Five thousand people and five bands are expected to join in the Anti Internment League event on Friday, after it was given the go-ahead by the Parades Commission.
Organisers have appealed for calm ahead of the event.
Dee Fennell said: "This is a parade over a human rights issue, not a republican parade and certainly not a dissident republican parade.
"People who think this is going to be some of dissident republican parade, or have people standing espousing views from illegal organisations, couldn't be further from the truth."
The parade begins at Ardoyne Avenue before moving along the Oldpark Road, Rosapenna Street, the Cliftonville Road, through the New Lodge and into the city centre. It will then pass Royal Avenue, head up Castle Street and along the Falls Road to Andersonstown.
Two loyalists residents groups have been granted permission to stage a counter protest - involving an estimated 300 people - at Royal Avenue.
A further four protests are planned by other Protestant organisations including No 2 District Loyal Orange Lodge, and aim to attract a further 600 demonstrators.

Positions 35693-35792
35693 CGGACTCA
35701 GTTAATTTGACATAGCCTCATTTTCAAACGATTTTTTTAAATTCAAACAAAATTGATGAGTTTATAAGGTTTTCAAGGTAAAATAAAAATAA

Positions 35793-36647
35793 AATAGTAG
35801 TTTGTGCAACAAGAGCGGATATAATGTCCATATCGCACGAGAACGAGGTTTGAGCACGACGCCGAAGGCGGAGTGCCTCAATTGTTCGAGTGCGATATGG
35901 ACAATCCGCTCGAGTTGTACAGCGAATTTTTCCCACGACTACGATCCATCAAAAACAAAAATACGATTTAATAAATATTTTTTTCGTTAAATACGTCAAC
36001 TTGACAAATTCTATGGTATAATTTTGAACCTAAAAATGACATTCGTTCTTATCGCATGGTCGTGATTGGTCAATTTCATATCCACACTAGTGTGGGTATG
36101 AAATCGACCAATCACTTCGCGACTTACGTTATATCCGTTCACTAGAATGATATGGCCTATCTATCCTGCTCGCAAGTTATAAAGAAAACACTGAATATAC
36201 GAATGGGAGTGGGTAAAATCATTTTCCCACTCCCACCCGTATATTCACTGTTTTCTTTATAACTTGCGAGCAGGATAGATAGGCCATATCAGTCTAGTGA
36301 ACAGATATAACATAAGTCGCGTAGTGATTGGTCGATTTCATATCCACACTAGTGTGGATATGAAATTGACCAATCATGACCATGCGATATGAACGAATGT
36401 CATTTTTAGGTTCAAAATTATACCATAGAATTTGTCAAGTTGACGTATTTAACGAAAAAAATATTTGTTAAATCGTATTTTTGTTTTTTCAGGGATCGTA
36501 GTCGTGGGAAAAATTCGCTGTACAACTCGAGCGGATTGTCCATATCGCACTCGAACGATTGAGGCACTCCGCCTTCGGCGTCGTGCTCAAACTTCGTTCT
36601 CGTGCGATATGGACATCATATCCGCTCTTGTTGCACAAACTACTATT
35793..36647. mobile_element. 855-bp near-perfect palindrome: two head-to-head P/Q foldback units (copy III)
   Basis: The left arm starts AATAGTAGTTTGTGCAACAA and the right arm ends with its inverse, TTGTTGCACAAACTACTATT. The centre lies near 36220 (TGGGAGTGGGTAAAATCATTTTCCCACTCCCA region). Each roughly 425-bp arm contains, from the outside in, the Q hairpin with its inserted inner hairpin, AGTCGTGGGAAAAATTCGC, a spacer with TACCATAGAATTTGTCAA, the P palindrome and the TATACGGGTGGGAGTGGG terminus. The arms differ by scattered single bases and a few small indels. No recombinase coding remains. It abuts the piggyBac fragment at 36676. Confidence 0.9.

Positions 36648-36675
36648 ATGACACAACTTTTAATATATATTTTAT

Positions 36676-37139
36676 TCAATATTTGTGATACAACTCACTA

They have been given the go-ahead by the Parades Commission, but with restrictions on the numbers of supporters to be allowed.
A delegation from the DUP spoke to Assistant Chief Constable George Hamilton on Thursday to discuss the policing of the march.
Speaking afterwards, Nelson McCausland MLA said it would be an "affront to decency" if the parade is allowed to pass, but hopes the evening will be peaceful.
He added: "On Friday night in Belfast we have dissident republicans taking to the street.
"If it does go ahead - I think it is an affront to decency and will appall decent people right across this province, and we believe the Chief Constable should look very carefully at the matter and recommend that this parade should not take place."